A quiet storm in the nightlife scene is gaining mainstream attraction.
A silent disco is a dance party where clubgoers don cordless headphones and tune in to a live broadcast from the DJ booth. Stumble upon a silent disco, and you'll feel weird. Everyone is dancing, yet you can't hear the music.
Silent discos were invented in 2005 at the British Glastonbury Festival. It was a case where the old saying—"Necessity is the mother of invention"—rang true. Event organizers were worried about upsetting local neighbors with loud bass, so they passed around wireless headphones to share music in certain circumstances.
Silent disco debuted in the U.S. in 2006 at Tennessee's Bonnaroo Music & Arts Festival. It was a late-night alternative, allowing some people to keep dancing while campers could sleep in peace nearby. But it's only in 2011 that silent discos have gone mainstream, thanks to the equipment becoming easier to buy or rent. (Each headset and wireless transmitter costs about $35 to buy.)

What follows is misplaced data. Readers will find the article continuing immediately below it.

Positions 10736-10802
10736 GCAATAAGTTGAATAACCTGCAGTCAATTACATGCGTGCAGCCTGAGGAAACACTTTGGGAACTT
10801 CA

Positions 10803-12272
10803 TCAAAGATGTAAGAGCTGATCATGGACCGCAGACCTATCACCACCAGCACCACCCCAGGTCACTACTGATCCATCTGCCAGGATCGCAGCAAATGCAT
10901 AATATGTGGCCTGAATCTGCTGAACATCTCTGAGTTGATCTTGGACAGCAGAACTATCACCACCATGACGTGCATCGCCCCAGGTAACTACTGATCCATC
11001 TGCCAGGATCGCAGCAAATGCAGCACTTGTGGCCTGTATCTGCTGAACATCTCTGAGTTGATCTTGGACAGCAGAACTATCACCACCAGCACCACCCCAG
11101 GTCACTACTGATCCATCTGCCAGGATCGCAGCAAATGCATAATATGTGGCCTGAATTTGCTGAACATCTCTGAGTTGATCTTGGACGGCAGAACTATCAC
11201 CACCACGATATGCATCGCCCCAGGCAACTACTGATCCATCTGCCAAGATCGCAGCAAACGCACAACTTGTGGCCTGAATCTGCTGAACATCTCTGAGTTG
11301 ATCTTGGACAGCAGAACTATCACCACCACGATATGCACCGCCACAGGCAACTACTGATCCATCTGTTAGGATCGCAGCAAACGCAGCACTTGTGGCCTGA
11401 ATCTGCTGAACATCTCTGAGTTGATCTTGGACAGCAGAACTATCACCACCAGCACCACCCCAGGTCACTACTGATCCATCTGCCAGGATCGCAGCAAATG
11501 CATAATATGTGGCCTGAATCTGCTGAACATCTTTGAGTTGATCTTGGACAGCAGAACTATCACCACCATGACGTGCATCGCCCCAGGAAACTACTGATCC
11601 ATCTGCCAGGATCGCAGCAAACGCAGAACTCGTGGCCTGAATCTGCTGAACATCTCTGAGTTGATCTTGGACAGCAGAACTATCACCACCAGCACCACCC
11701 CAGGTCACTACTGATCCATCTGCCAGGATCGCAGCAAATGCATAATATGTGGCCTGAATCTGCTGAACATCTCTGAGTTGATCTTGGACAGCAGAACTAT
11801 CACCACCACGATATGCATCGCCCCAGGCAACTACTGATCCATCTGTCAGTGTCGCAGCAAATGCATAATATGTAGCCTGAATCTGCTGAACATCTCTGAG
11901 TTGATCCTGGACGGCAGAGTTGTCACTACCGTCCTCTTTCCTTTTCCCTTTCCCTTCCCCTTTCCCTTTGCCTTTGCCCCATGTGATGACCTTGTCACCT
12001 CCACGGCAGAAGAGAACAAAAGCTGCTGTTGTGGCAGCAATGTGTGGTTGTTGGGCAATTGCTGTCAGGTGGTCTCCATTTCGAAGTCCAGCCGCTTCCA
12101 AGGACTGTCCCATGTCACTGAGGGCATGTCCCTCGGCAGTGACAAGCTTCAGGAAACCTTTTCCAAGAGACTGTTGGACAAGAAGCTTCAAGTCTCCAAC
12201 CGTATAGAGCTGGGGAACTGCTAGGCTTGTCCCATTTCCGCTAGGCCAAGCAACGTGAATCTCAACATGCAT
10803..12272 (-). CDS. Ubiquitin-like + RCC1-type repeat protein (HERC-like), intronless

In late October, JetBlue hosted a silent disco at its JFK terminal in New York City. Around the same time, London's giant neo-Ferris wheel, the Eye, became a spinning silent disco, filling the pods with DJs and giving visitors a chance to listen to their beats via headsets. The London Zoo has gotten in on the act, too.
To find venues at your next getaway, do an Internet search for your destination's name and the phrase "silent disco." For example, in San Francisco there's a frequent Silent Frisco party. Events are upcoming in Atlanta on Nov. 19, Memphis on Dec. 3, and Lexington, Ky., on Dec. 10.
It's not every day you can quote Friedrich Nietzsche on a travel blog: "And those who were seen dancing were thought to be insane by those who could not hear the music."
In other words, partying in silence has never been so cool.
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